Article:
In this tutorial we will explore how to create a realistic eroded gold effect from a custom bump map. You will learn bump map creation techniques as well as how to distort any surface effectively with that bump map. Then you will combine Layer Style with it to create a 3d look. Then we will add a custom lens flare, glow, streaks and other details to achieve the final look.
You will also master the Lighting Effects Filter as well as various tips and tricks and much more!
As always, this is the final image that we’ll be creating:
- Program: Adobe Illustrator CS5
- Estimated Completion Time: 45 minutes
- Difficulty: Beginner-Intermediate
Open a new file (File > New) in Adobe Photoshop with the following settings. Save the file as “Eroded Gold.psd”.
Select the Type Tool (Or press T), then type the numeric digit “5”. Here I’m using Arial Black, size 500 pt.
Select the Move Tool (V), then click the layer “5” and shift/click to select the background layer. When you select more than two layers, alignment buttons are active on the Options Bar. Now click Align Vertical Centers and Align Horizontal Centers buttons on the Options Bar. This will center the “5” layer.
Now press “D” and then “X”. “D” will reset the foreground-background colors to default black-white and “X” will make white the foreground color.
Create a new blank layer (Ctrl + Shift + N) above “5” layer. Rename this layer “Eroded 5” and press Alt + Backspace to fill with white. We will create the eroded textured background on this layer with the help of the Lighting Effects filter. But to produce an effective result the Lighting Effects filter needs a Bump map. In the next step we will create that bump map within an alpha channel.
Click on the Channels panel and then create a new alpha channel by clicking on create new channel button (third button from left) below the Channel Panel. Alpha channels are used for storing transparency information or simply selections.
A Bump Map is basically a grayscale image, where white is height and black is depth and 50% grey is neutral, i.e., neither height nor depth. Target the newly created alpha channel by clicking on it and select Filter > Render > Clouds. The Clouds filter generates a random cloud pattern that varies between the current foreground and background color, each time you apply the filter. Apply the Clouds filter a couple more times until you get an even distribution of grey values. Rename the alpha channel “Clouds”.
Now we will apply the Difference Clouds filter on top of this cloud pattern to enhance it more. Difference Clouds blend the current foreground and background colors with the contents of the selected layer. Apply Filter > Render > Difference Clouds. This will add more depth and contrast to the existing Cloud pattern.
Apply a few more times until there is an interesting pattern. Rename the alpha channel “Eroded Bump Map”. Now the bump map for our Eroded surface is ready.
Go back to the Layers panel and Ctrl-click on the “5” layer to load that text as a selection.
Return to the Channels panel and target the “Eroded Bump Map” alpha channel. Then Select > Modify > Feather.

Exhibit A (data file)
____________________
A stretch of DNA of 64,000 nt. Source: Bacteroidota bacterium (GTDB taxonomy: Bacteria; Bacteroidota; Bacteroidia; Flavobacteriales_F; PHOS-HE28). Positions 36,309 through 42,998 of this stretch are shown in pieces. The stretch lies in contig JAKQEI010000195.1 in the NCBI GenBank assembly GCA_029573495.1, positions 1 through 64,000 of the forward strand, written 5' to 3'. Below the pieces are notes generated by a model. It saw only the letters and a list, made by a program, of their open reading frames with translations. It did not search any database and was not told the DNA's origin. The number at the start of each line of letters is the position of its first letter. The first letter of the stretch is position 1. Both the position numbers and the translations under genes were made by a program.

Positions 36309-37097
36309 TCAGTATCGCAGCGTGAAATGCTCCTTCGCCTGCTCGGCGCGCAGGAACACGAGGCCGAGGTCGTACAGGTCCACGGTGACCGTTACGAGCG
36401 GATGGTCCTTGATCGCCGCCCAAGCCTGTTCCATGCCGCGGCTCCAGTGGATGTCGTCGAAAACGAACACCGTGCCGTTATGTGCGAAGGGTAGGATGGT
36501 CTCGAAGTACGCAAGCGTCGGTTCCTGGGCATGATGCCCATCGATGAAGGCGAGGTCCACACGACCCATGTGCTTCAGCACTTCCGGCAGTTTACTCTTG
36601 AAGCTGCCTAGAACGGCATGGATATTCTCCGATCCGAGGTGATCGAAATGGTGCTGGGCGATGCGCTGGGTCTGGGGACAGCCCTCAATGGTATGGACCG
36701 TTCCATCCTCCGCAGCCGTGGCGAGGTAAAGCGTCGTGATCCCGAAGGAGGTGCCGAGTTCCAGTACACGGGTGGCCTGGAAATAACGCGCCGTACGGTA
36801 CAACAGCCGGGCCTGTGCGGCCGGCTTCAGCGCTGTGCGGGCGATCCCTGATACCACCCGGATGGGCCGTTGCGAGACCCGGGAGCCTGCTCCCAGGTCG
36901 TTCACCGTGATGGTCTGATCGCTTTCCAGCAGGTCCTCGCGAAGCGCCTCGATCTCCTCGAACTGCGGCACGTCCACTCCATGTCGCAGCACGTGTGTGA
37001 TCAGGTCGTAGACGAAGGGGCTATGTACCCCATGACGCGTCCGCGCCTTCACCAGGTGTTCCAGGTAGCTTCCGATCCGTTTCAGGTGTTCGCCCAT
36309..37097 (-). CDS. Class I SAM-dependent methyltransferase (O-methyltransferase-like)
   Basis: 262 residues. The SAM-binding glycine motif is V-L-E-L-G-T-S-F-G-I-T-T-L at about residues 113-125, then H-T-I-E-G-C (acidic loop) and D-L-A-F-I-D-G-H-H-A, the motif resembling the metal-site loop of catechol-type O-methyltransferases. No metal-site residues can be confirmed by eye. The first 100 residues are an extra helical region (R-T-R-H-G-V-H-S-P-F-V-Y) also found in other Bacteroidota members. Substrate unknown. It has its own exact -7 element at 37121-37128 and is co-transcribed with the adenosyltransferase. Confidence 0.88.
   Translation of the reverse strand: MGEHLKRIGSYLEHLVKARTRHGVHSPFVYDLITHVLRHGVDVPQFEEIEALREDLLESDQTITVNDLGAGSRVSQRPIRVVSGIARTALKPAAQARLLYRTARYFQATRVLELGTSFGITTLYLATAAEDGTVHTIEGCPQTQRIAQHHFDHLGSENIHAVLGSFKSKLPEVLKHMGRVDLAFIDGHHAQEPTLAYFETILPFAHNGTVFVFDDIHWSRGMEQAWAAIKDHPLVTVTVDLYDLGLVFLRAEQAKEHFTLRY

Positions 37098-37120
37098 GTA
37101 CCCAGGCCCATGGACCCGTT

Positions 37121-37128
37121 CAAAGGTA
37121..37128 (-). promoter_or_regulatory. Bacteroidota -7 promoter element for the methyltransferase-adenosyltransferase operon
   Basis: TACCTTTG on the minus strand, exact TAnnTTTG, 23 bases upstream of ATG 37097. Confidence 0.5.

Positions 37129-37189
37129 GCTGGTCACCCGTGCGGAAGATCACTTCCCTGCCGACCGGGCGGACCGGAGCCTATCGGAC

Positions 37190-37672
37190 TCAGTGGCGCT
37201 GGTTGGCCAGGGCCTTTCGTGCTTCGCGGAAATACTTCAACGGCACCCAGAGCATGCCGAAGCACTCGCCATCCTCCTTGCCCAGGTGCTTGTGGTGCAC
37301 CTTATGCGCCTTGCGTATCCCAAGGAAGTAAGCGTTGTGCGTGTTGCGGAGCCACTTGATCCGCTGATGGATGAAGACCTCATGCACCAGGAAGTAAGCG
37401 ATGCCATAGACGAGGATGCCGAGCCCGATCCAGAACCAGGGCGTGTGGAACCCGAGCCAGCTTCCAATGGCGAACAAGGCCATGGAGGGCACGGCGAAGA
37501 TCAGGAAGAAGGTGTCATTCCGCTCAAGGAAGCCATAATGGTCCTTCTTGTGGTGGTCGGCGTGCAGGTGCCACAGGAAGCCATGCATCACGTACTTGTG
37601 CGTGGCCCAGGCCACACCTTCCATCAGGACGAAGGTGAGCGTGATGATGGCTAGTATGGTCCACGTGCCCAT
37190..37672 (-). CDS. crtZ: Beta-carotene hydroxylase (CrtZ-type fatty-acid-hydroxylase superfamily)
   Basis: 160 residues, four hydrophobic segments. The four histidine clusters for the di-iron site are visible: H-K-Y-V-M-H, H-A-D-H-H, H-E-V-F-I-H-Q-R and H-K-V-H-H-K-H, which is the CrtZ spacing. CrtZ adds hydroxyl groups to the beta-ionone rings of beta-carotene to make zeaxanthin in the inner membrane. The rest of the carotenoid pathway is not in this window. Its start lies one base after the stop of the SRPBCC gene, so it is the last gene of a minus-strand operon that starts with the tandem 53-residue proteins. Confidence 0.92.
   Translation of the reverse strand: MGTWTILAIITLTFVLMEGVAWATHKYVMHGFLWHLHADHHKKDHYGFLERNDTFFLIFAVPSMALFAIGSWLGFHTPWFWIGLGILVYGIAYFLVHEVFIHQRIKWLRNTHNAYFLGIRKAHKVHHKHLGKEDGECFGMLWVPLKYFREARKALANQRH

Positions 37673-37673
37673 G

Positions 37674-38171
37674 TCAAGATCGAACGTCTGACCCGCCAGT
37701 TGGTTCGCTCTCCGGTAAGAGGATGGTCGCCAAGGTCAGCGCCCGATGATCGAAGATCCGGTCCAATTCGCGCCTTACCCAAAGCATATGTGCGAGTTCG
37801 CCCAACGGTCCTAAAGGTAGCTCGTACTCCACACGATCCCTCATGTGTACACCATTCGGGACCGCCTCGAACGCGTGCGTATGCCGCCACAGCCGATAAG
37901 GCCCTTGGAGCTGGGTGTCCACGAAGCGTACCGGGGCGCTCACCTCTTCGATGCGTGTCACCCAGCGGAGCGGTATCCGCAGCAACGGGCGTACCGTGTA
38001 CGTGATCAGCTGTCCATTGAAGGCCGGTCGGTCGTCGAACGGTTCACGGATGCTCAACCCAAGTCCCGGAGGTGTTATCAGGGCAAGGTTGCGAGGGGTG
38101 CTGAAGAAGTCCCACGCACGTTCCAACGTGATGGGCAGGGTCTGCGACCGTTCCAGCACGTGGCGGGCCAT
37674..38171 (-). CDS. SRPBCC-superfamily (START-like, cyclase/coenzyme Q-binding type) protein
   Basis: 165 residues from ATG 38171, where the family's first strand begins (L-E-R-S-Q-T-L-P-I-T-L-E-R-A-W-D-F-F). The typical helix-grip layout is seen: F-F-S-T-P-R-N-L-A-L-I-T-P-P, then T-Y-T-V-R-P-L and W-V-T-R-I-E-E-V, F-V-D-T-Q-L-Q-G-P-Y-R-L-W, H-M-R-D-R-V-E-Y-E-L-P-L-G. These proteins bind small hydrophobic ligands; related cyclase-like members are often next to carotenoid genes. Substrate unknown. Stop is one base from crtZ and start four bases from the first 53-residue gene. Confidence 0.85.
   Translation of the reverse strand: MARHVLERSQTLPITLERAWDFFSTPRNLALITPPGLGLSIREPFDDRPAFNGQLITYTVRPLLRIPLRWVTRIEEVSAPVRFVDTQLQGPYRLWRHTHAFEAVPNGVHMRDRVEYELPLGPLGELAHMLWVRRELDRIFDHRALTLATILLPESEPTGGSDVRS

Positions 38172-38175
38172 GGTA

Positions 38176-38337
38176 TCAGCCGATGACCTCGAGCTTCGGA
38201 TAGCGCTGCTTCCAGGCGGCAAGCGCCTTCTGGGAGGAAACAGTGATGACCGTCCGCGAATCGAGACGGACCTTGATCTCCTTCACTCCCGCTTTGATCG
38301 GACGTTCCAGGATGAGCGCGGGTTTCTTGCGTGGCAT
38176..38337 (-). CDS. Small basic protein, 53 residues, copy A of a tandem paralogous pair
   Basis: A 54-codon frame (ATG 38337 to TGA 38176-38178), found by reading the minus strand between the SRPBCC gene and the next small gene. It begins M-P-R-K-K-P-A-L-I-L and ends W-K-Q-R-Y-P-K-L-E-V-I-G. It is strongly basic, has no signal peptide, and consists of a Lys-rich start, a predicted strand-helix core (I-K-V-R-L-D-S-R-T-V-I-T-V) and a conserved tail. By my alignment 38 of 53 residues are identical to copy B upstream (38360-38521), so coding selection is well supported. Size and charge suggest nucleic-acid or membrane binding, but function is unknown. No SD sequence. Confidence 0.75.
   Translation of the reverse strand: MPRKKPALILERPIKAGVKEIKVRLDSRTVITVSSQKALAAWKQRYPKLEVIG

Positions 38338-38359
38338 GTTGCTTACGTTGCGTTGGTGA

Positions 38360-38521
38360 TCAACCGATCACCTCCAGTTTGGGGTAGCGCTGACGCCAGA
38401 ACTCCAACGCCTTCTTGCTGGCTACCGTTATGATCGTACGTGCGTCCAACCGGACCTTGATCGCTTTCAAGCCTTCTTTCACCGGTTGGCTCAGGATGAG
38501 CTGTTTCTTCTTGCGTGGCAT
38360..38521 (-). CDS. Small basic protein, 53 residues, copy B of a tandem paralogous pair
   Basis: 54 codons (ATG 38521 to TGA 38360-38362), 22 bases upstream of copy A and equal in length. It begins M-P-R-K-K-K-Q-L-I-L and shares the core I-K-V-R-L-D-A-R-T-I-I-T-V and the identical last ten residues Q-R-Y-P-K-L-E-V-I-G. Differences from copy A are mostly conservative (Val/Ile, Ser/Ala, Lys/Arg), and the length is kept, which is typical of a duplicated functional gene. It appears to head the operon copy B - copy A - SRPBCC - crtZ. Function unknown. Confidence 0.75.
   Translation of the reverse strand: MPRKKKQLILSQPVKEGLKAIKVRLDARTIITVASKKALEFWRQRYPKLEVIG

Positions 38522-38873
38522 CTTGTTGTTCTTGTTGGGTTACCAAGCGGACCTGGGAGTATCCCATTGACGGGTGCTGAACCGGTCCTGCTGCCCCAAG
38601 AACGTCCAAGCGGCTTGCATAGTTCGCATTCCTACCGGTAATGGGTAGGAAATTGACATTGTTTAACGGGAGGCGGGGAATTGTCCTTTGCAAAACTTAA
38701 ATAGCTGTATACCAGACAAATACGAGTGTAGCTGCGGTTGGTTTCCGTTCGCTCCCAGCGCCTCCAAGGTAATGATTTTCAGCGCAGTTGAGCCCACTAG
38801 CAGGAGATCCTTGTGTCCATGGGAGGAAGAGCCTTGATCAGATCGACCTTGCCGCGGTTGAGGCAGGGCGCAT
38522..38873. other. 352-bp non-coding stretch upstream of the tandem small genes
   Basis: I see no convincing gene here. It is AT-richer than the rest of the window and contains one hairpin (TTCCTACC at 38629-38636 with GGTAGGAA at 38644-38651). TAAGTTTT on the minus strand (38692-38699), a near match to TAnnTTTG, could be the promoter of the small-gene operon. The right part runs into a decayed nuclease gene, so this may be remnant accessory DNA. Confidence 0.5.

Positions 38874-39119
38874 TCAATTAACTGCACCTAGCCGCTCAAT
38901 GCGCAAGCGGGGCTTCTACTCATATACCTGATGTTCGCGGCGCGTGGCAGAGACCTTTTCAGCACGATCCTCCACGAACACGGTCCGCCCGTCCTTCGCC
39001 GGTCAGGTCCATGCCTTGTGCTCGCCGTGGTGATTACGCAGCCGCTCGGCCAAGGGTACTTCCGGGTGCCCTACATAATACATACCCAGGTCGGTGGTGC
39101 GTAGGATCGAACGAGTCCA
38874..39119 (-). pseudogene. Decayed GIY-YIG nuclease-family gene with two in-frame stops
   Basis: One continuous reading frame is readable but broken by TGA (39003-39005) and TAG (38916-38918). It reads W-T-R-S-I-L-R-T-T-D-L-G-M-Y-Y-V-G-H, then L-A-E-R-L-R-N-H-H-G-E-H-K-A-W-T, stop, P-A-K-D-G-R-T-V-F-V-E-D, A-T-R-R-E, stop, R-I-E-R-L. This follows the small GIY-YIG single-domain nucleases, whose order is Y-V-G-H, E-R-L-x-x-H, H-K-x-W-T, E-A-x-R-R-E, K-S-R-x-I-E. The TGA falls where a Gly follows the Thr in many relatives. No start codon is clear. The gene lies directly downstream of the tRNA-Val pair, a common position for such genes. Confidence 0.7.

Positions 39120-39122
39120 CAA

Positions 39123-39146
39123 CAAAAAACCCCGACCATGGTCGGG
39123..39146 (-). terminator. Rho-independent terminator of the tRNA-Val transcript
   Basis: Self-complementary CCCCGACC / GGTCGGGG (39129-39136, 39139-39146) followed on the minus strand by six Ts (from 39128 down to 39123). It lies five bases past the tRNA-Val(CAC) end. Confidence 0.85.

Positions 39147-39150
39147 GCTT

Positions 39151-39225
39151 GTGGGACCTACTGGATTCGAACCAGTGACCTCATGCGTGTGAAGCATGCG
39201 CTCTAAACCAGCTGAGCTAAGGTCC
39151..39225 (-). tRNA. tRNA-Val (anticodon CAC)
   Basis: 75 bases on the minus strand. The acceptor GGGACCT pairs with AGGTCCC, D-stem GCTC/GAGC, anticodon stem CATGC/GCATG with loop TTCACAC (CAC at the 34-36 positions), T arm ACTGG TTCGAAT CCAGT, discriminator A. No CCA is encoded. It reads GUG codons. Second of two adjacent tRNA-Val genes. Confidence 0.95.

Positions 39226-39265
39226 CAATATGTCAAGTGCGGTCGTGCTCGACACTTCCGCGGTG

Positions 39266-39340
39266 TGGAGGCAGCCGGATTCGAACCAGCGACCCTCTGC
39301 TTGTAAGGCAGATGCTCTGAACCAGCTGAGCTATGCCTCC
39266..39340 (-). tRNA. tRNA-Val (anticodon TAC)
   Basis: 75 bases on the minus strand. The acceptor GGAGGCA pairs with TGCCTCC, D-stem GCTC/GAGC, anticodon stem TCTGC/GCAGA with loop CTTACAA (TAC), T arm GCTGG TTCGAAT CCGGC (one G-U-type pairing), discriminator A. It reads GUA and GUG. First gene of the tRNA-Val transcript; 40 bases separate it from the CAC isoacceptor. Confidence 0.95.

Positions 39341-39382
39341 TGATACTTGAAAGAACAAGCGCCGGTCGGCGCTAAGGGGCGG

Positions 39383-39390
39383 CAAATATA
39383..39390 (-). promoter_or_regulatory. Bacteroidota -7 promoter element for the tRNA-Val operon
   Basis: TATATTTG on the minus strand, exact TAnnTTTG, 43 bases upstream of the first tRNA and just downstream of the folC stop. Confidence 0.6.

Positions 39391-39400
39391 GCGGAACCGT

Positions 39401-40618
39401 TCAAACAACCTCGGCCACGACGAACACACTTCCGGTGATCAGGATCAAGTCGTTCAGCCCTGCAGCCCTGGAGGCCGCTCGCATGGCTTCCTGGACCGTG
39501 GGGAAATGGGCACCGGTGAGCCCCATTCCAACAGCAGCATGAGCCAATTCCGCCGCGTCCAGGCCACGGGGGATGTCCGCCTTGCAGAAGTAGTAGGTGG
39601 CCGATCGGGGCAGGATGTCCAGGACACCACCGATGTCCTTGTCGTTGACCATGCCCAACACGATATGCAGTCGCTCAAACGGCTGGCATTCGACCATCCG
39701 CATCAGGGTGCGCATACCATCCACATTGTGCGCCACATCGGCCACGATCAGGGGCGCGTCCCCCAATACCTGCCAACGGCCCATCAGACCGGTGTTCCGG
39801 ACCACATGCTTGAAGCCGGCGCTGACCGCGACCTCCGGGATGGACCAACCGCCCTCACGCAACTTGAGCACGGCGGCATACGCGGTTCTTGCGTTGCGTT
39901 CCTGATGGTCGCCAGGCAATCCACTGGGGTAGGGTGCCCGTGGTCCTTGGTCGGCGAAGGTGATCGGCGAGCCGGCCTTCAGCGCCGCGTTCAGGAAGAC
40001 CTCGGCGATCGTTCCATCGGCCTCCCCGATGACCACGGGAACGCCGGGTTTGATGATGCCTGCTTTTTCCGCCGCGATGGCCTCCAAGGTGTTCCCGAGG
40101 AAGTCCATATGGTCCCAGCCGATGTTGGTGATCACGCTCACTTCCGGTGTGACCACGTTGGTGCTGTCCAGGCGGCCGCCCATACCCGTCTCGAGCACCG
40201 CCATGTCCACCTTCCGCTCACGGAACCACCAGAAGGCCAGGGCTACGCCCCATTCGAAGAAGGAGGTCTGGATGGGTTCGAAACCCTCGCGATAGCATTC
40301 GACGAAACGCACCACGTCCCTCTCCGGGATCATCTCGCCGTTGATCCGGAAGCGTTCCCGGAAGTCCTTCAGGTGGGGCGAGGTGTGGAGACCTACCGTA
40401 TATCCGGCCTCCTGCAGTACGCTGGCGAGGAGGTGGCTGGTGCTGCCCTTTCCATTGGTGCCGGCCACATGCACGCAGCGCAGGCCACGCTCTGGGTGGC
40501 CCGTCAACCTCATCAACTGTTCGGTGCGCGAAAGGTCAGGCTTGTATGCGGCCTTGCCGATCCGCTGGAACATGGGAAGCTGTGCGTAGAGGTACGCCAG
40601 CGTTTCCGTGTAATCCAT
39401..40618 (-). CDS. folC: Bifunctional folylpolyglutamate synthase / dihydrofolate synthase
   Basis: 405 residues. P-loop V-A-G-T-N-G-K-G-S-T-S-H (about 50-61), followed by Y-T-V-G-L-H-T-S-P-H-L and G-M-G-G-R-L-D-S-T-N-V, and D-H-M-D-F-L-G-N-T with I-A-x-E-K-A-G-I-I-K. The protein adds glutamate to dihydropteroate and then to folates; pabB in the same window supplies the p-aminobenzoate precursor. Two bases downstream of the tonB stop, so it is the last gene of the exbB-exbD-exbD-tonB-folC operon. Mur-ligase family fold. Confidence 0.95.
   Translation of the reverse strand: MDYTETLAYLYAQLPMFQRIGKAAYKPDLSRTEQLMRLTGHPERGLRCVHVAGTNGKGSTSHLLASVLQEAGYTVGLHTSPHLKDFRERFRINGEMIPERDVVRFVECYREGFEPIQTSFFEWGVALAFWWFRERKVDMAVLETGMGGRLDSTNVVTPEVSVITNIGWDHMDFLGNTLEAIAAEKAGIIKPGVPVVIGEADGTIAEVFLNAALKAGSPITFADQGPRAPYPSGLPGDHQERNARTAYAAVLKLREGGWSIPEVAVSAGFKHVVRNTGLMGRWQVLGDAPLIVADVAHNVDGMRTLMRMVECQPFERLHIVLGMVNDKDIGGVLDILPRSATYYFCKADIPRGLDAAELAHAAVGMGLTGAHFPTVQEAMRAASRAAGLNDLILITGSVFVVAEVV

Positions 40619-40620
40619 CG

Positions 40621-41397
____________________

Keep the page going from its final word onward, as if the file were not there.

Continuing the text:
Use 3 pixels as the Feather radius value.
From Edit > Fill and apply the settings from the screenshot below. Fill twice more (Total 3 times) with the same settings. Then deselect by pressing Ctrl + D or Select > Deselect.
We need a fresh selection without the feather for the next step. Ctrl-click on the “5” layer to load that text as a selection. Then select the Brush tool (Press B) and black as the color. In the Options Bar click on the Brush Preset and select a soft brush. Then change the Blend Mode to Overlay. Change the Brush opacity to 50% and start painting within the selection. Paint on the dark areas specifically on the cracks or eroded area more to enhance them. Then change the brush color to white and paint on the white areas to make them more solid looking. Repeat this process until you are satisfied with the eroded look. Slowly build up the desired look by painting again and again. Due to the Overlay selection mode within the selection white areas will become more white and black or dark areas will become darker. This process will help us to define the eroded look of the text.
Deselect and check that there is a fine separation line just inside the edge of the text. This will add more detail to the edge later.
Still deselected, paint again with 50% soft white brush. But this time paint outside the “5” by overlapping the edge of the “5” and a little outside area.
For the finishing touches in this deselected state we will paint with a black brush (Hard, 50% opacity) in normal mode in some of the areas, to give those areas a more solid eroded look.
Go back to the Layers Panel and target the “5” layer. Then Filter > Render > Lighting Effects and apply the settings in the screenshot below:
Lighting Effects Filter
The Lighting Effects filter creates various lighting effects on images (RGB only). You can also use textures from grayscale files (called bump maps) to produce 3D-like effects and save your own styles for use in other images.
Applying The Lighting Effects Filter
- Choose Filter > Render > Lighting Effects.
- For Style, choose a style.
- For Light Type, choose a type.
- To add light drag the bulb icon from below the preview area to within the preview window.
- To duplicate a light, Alt-drag the light within the preview window.
- The Texture Channel will use any grayscale image (Alpha channel) to give the surface a 3D look. Below the Texture Channel, if White is high option is checked, then the slider will determine the height of the white areas within the bump map.
- Gloss – Determines the gloss/ wet / matte look of the surface.
- Material – Determines which is more reflective: the light or the object on which the light is cast.
- Exposure – Increases or decreases light intensity.